What is this thing we call digital storytelling?

A family group of women and children sitting listening to a storyteller
A family group of women and children sitting listening to a man telling a story. Wood engraving by Dalziel after J.E. Millais
Credit: Wellcome Library, London

When it comes to telling a story about digital storytelling, I wanted to find out where the term arrives from and how others define this thing we refer to as ‘digital storytelling’.

I gave a talk, in fact, two talks, about digital storytelling at a breakfast briefing and a Digital Identity workshop organised by IDEK and Dhyaan Design on 12 May 2016 in Stockholm. A cut-down, edited version of that presentation is available on Slideshare but as much as it is good for sharing, Slideshare didn’t really help me tell the whole story. In this post I wanted to dwell deeper into some of the ideas I touched upon in those presentations.

My research took me back to the Ancient Internet Times, the year 1993 and San Francisco, California. This is where I found the alleged ‘founders of the digital storytelling movement’, the Centre for Digital Storytelling, now called StoryCenter, at Berkeley, University of California. Their understanding of digital storytelling is deeply rooted in the community development and engagement. For them, digital storytelling is a process; it is as much about telling individual stories as it is about listening, sharing stories and active participation. From what I could gather, for them, the adjective ‘digital’ relates solely to the digital distribution of stories shared in face-to-face workshops with the members of different community groups. Their approach to digital storytelling, a so-called Story Circle method, has since been taken on by other similar organisations such as the George Ewart Evans Centre for Storytelling in Wales and Digitales, a research media company hosted by the Department of Media and Communications at Goldsmiths, University of London. The following two definitions sum up what they mean when they talk about digital storytelling:

Digital storytelling is a collaborative, workshop-based process which enables people to tell their own stories, in their own voices using still and moving images and voice-over sound tracks in a digital environment.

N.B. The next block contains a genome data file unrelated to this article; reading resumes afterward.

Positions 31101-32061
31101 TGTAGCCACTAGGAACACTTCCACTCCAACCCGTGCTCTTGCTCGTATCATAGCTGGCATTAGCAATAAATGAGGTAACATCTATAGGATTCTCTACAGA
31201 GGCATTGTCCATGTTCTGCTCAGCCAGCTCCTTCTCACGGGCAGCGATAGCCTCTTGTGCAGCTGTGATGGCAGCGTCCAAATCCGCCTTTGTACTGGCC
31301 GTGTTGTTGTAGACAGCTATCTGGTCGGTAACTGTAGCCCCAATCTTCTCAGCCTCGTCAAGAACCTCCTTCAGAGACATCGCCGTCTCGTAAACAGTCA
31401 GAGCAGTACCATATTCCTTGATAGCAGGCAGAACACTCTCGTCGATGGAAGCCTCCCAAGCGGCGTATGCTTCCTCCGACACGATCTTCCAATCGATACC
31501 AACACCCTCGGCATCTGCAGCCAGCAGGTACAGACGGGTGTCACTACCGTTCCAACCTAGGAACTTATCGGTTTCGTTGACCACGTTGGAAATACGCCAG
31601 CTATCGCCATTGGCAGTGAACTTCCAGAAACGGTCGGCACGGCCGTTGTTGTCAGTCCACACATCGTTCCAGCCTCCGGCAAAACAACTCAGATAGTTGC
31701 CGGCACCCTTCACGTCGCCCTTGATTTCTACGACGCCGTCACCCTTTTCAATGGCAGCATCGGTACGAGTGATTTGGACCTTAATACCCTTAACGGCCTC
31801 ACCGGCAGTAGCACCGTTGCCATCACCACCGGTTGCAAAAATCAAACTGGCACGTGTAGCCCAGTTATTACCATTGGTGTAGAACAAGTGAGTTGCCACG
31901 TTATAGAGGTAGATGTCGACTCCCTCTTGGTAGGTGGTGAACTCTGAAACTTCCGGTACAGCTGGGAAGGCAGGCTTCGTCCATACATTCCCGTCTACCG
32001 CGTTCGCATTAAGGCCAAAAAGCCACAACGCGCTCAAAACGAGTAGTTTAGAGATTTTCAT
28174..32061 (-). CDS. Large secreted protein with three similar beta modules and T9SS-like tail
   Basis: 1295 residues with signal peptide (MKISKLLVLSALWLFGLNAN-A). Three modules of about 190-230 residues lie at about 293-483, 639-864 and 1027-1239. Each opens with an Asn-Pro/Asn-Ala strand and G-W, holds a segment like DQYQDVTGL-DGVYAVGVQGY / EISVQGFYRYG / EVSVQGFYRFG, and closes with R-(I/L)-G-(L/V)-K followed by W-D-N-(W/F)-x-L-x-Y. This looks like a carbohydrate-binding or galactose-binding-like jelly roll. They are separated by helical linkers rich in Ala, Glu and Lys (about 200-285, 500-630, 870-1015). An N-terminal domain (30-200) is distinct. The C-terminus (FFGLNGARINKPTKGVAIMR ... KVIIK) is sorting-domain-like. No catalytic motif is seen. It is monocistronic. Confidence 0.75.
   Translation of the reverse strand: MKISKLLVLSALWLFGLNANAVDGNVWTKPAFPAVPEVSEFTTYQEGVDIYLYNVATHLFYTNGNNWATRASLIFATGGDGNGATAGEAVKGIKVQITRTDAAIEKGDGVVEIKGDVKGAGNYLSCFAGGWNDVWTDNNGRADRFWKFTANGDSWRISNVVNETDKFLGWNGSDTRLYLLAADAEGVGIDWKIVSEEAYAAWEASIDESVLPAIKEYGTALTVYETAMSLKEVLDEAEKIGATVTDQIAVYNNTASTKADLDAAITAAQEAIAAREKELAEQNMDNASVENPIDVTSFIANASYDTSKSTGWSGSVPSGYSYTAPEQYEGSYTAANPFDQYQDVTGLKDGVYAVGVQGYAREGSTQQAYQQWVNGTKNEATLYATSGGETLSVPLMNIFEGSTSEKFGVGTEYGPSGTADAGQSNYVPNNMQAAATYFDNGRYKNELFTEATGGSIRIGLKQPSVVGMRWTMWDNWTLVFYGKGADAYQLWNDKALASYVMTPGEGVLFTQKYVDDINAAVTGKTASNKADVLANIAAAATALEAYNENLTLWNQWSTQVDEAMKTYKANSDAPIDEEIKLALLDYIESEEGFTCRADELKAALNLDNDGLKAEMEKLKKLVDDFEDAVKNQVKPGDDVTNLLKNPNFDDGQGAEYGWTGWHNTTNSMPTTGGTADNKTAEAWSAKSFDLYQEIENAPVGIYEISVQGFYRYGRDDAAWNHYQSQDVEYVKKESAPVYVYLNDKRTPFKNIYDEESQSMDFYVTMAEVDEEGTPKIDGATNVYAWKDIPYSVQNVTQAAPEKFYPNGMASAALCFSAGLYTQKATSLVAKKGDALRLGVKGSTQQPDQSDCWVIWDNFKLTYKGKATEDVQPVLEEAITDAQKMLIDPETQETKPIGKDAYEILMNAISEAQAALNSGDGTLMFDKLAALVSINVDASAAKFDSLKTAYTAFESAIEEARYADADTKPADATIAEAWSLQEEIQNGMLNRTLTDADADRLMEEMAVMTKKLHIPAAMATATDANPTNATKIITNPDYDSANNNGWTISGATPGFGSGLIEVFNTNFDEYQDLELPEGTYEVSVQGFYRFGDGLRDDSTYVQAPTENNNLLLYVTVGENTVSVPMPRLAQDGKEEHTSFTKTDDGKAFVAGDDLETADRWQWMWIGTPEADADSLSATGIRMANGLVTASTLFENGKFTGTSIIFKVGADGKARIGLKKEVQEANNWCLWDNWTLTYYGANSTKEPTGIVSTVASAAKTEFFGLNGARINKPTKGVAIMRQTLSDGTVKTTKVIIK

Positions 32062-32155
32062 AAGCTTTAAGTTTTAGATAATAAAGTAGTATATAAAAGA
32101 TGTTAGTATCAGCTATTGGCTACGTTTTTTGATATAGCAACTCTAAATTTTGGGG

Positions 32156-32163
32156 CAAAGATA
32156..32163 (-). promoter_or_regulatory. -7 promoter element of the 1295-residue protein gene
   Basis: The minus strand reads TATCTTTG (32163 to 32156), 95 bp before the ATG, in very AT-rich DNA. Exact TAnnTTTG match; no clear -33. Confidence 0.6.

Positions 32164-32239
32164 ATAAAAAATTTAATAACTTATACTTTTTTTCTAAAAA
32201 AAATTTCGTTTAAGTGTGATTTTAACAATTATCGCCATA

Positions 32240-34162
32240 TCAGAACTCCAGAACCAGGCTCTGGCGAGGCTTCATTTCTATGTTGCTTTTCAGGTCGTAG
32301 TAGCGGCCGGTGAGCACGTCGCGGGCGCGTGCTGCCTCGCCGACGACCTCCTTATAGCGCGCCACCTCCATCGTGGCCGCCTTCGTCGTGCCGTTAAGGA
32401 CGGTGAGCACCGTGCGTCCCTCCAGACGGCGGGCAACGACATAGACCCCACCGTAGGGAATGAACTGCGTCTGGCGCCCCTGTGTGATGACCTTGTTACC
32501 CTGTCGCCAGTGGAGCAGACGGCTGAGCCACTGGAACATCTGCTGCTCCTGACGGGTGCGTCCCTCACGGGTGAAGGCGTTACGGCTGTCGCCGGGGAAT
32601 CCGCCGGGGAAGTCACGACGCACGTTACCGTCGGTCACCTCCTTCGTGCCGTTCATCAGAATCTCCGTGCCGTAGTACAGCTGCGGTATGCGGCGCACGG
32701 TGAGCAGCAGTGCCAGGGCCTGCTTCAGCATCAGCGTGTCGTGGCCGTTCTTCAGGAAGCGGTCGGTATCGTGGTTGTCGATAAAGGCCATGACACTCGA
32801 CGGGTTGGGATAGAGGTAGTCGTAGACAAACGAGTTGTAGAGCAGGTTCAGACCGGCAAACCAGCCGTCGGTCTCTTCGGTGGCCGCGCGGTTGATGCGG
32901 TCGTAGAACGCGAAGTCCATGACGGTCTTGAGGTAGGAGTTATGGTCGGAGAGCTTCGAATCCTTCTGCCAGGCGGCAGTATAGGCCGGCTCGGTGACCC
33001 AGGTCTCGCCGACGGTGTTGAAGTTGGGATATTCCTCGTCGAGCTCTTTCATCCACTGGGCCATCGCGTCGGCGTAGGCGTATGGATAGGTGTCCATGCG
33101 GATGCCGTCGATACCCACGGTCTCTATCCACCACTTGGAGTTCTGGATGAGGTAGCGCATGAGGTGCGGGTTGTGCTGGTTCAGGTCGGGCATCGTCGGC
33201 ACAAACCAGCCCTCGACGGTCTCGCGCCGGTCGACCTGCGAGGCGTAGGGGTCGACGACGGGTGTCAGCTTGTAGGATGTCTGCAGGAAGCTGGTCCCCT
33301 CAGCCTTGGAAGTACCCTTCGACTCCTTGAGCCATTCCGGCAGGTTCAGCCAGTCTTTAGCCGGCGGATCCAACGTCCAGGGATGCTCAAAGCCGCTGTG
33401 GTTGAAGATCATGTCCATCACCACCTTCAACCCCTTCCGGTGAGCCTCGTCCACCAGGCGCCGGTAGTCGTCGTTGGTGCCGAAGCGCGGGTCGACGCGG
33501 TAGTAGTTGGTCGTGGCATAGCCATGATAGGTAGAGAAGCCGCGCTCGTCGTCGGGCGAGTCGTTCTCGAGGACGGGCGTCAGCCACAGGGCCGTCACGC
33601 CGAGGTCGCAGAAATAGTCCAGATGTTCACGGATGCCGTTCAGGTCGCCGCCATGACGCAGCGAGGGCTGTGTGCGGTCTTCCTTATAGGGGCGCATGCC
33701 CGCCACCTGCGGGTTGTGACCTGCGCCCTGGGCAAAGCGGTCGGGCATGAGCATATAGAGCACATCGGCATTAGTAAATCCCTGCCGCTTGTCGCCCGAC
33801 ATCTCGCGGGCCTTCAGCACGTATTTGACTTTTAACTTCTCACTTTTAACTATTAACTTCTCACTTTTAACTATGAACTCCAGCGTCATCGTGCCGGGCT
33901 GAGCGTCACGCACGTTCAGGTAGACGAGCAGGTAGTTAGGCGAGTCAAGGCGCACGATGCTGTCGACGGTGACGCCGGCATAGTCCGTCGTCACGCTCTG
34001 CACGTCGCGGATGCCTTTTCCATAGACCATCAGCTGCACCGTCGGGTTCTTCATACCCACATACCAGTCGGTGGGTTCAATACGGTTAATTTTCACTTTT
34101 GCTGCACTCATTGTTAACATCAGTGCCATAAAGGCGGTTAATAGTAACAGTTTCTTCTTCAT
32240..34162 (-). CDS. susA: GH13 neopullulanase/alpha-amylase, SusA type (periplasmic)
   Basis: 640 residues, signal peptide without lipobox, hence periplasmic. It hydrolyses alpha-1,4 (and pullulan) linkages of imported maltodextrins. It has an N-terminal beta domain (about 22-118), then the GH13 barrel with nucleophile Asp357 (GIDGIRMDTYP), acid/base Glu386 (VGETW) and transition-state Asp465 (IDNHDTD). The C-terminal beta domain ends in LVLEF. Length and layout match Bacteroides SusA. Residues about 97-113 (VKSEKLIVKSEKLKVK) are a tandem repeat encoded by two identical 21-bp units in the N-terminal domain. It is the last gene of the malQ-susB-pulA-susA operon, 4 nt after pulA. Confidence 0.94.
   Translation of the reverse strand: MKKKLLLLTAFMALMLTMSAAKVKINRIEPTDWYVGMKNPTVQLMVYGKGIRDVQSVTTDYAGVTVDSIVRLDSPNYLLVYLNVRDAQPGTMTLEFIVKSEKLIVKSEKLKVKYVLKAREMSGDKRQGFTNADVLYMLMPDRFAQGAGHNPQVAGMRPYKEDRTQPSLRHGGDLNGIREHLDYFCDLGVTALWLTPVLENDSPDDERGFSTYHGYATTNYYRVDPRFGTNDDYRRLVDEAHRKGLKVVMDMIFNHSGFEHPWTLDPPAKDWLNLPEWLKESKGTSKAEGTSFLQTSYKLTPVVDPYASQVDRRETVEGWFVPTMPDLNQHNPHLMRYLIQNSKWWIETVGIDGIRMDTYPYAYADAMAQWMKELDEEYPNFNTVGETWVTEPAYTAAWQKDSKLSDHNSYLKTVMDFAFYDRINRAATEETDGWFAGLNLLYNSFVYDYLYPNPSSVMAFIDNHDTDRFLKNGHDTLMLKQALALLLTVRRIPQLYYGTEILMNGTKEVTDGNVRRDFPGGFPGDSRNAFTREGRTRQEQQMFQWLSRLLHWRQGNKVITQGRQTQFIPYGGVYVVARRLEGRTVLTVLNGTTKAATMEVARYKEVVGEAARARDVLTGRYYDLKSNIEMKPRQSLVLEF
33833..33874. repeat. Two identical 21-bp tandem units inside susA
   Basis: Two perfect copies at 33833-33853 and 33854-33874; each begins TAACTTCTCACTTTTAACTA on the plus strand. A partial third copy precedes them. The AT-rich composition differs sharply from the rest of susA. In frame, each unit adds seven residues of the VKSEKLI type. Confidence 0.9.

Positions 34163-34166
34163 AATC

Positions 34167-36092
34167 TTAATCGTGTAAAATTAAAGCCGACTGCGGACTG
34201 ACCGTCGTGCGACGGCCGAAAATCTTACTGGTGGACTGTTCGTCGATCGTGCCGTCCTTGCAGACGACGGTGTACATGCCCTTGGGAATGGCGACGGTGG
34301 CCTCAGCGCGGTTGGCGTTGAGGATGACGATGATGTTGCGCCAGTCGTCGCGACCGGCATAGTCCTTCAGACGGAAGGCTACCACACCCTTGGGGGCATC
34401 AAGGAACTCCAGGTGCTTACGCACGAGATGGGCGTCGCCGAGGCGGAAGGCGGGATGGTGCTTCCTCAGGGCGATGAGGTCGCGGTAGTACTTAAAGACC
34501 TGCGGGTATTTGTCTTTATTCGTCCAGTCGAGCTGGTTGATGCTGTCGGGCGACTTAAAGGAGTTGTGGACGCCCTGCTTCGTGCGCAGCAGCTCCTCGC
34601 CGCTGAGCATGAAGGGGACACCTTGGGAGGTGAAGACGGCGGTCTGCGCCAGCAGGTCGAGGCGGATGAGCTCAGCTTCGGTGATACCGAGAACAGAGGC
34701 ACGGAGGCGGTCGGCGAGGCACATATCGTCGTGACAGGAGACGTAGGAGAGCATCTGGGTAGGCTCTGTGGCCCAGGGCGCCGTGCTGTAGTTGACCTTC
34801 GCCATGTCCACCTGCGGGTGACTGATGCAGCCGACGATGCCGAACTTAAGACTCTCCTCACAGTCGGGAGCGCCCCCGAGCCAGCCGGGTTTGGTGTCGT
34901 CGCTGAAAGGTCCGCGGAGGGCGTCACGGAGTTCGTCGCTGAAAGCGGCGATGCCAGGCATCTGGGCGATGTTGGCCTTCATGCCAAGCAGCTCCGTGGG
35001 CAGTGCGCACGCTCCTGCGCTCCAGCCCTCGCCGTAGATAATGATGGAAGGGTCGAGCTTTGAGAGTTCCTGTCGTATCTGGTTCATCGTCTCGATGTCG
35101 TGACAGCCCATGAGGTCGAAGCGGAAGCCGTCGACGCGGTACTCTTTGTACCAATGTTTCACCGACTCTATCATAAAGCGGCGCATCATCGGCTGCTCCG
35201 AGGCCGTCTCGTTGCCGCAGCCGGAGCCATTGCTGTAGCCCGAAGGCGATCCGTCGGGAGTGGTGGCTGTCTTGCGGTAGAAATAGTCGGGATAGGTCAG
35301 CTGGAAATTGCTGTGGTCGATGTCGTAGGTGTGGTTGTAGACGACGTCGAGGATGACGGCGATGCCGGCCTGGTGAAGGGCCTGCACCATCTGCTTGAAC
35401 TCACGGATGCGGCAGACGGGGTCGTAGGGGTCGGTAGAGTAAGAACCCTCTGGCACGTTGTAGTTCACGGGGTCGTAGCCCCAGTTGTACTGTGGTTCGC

DigiTales, London

And similarly,

Once upon a time we sat around the fire and told each other stories, now ‘young or old’ we can do it with computers. We call this Digital Storytelling and it’s made possible by the new tools of media production.

-George Ewart Evans Centre for Storytelling, Wales

 

For me, digital storytelling is still just a buzzword used to describe quite a broad array of digital practices, and a definition that I have in mind is more akin to this one from the University of Houston:

Digital storytelling at its most basic core is the practice of using computer-based tools to tell stories.

-University of Houston

Kranz on Console NASA
Credit: NASA

But no matter how and whether you define the term, two things are certain.

  1. Firstly, we, humans, love stories.

… as social creatures who regularly affiliate with strangers, stories are an effective way to transmit important information and values from one individual or community to the next. Stories that are personal and emotionally compelling engage more of the brain, and thus are better remembered, than simply stating a set of facts.

-Paul J. Zak, Greater Good Science Centre, Berkeley, University of California 

The Greater Good Science Centre at Berkeley, University of California conducted some research into why some people respond to a story while others do not, and how to create highly engaging stories. They discovered two key aspects to an effective story:

It must capture and hold our attention

It “transports” us into the characters’ world

-Paul J. Zak, Greater Good Science Centre, Berkeley, University of California

2. Secondly, the most important ingredient in any digital storytelling is the story itself. The story must take centre stage.

Metropolitan Opera, New York

The digital tools should then be employed in such way as to help enhance the story not to be a burden.

So next time someone tells you, ‘I want an app’, ask them what’s the story.

If you have some views on this topic or definitions you would like to share, I would love to hear from you.

Author: Tiana Tasich

Founder and Consultant, Digitelling Agency

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